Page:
The Cabinet Office is currently carrying out a survey on "Open Standards in the Public Sector". The widespread use of open standards in government would be a major step forward for the UK, both in terms of stimulating innovation in the IT sector by lowering barriers for entry in the public sector, and in terms of ensuring that everybody is able to use and interact with UK government online services without being required to use a particular software platform or limited set of platforms.
Two areas of the survey were of particular interest to me: the opening section on defining what exactly an "open standard" is, and the section on standards that are being evaluated for computer workstations. The survey, however, covers a huge array of areas for possible standardisation in IT (for example, content syndication, e-voting, web services and VoIP), and there's lots of scope for people with domain-specific knowledge to contribute on the areas that they're most familiar with.
I encourage everyone who is interested in seeing increased adoption of open standards in governmental IT procurement to take part in this survey — and in particular, to encourage the UK to standardise on PDF and OpenDocument rather than Microsoft's bought-and-paid-for non-standard, Office "Open" XML.
What is an open standard?
The survey outlines five conditions for an open standard that the government proposes:
1. Open standards are standards which result from and are maintained through an open, independent process.
Open standards need not necessarily result from an open and independent process -- as a classic example, the Internet Protocol and Transmission Control Protocol (TCP/IP) on which the Internet is based were developed behind closed doors by a small working group at Stanford in the early 1970s. However, I would agree that the success of TCP/IP as an open standard has very much depended on the fact that it has been maintained by an open and independent organisation (the IETF).
2. Open standards are standards which are approved by a recognised specification or standardisation organisation, for example W3C or ISO or equivalent.
There are two sources of concern with this condition. Firstly, it is unclear who maintains the list of "recognised" specification or standardisation organisations, nor how such an organisation can become "standardised", and greater clarity would be appreciated. Secondly, the ISO in particular operates extremely slowly, and waiting for ISO standardisation of an already-widely-used open standard may well hamper flexibility and responsiveness in government procurement. However, in principle this condition seems a sensible one.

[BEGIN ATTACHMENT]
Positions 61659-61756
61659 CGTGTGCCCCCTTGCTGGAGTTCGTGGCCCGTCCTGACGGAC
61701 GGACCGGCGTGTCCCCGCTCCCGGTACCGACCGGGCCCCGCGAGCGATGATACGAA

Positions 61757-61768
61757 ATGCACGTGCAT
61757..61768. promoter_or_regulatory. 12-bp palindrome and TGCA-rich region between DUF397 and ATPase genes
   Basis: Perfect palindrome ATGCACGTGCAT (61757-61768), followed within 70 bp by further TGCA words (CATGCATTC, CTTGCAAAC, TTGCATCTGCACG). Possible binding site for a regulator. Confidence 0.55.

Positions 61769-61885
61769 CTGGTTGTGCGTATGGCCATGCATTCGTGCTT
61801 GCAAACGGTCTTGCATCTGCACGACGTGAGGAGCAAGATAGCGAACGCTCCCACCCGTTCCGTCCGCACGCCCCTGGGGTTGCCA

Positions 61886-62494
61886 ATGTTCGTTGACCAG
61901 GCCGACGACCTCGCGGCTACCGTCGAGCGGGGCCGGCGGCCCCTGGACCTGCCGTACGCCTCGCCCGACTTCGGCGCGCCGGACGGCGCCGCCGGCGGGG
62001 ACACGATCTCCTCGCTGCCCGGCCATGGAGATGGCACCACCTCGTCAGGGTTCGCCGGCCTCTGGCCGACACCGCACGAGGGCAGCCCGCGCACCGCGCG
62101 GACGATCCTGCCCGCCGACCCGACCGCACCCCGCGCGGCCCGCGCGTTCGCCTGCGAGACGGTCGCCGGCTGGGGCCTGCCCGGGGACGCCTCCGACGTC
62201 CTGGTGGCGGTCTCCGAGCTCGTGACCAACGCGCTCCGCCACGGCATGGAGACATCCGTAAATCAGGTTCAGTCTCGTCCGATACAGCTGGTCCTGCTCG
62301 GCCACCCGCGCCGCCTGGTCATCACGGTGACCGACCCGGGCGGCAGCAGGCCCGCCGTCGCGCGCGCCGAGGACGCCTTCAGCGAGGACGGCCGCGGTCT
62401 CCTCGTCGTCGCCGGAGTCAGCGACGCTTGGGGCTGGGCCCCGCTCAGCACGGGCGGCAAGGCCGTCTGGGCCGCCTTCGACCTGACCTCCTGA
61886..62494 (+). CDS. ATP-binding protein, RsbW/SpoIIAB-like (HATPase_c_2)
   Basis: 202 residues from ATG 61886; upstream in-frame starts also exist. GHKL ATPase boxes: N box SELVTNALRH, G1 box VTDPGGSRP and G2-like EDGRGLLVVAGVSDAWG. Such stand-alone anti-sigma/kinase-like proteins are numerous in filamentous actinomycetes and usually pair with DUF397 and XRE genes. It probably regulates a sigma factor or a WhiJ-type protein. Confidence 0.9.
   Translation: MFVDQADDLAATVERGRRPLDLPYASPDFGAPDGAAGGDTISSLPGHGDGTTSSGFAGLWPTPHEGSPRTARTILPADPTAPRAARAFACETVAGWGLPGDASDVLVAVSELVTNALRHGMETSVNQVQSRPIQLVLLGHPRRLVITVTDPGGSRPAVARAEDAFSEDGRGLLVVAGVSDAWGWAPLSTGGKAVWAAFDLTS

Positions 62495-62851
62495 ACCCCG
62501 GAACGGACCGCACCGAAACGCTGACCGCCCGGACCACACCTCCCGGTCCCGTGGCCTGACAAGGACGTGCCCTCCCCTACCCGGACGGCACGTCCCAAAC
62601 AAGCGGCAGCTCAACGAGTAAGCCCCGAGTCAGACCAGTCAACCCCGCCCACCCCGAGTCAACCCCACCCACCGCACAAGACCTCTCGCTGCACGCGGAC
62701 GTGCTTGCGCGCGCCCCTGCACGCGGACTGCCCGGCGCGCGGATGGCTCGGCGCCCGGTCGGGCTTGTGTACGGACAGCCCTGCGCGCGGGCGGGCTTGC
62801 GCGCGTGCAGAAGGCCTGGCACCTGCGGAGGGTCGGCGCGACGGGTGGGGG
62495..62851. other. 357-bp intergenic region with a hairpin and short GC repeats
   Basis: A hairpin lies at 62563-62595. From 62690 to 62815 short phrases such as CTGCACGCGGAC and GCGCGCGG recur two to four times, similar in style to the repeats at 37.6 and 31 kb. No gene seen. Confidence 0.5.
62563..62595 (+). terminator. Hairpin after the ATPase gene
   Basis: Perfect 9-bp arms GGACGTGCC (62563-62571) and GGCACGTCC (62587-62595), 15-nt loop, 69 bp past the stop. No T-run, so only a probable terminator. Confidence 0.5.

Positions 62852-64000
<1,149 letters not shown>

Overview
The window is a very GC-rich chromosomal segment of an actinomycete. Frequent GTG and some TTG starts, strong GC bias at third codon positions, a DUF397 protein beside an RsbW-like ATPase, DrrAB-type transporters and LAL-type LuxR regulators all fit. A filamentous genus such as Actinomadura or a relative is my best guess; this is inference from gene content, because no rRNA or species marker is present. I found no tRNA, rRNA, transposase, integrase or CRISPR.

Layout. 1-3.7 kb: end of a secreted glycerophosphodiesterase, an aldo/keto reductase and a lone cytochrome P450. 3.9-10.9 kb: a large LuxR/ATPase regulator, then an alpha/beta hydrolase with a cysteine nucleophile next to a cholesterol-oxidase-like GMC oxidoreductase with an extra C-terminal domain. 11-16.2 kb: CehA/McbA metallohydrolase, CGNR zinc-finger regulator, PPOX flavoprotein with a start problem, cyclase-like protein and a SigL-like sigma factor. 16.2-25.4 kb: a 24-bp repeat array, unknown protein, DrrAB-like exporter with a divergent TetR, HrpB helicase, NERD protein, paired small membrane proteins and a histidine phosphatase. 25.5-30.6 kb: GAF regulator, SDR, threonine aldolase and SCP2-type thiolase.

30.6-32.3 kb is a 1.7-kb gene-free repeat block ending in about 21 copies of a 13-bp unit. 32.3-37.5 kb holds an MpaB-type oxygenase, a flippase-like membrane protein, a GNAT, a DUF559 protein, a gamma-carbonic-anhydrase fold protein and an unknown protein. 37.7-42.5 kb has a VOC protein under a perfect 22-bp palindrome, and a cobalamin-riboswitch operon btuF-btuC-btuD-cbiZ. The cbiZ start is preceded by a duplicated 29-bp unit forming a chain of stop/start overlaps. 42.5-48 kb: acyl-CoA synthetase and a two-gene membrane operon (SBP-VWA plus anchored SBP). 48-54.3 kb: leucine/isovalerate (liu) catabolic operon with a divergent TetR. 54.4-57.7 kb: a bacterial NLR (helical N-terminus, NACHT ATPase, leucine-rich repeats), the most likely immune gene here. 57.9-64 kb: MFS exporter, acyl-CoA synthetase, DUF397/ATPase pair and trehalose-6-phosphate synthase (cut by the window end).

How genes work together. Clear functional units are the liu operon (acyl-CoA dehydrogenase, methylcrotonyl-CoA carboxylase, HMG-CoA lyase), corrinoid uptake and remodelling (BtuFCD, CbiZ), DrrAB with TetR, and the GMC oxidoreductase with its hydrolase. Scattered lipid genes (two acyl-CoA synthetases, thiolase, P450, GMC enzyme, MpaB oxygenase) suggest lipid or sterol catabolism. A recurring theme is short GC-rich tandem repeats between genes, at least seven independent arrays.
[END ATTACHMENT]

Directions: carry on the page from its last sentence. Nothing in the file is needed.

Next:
3. Open standards are standards which are thoroughly documented and publicly available at zero or low cost.
This is an essential condition. If a standard's documentation cannot be be easily and inexpensively obtained, it provides a serious barrier to individuals, small companies and community organisations that wish to implement and use that standard.
4. Open standards are standards which have intellectual property made irrevocably available on a royalty free basis.
This condition is important in order to avoid the risk that corporations with intellectual property interests in a standard wait until the standard has widespread adoption before introducing or substantially increasing royalties.
5. Open standards are standards which as a whole can be implemented and shared under different development approaches and on a number of platforms.
This is the key condition, and cuts to the heart of the reason open standards are needed. Some standards organisations require at least two independent, full implementations of a standard to exist before adopting the standard, and I would commend this approach to the Government.
Standards for computer workstations
Many of the standards listed in this section of the survey are sadly nothing of sort were not open, and many of them weren't standards either. Highlights that I particularly enjoyed included:
- The presence of .doc, .xls and .ppt files as a "standard", and inclusion of Microsoft's Office Open XML, which is hardly "open".
- HTML as an document format for presentations and spreadsheet data.
- A section on video/animation formats that included no open standards whatsoever, and included .swf files (neither open nor standardised) twice.
- It was heartening, however, to see Open Document Format listed, along with Unicode and UCS (although why Unicode isn't already mandatory is beyond me).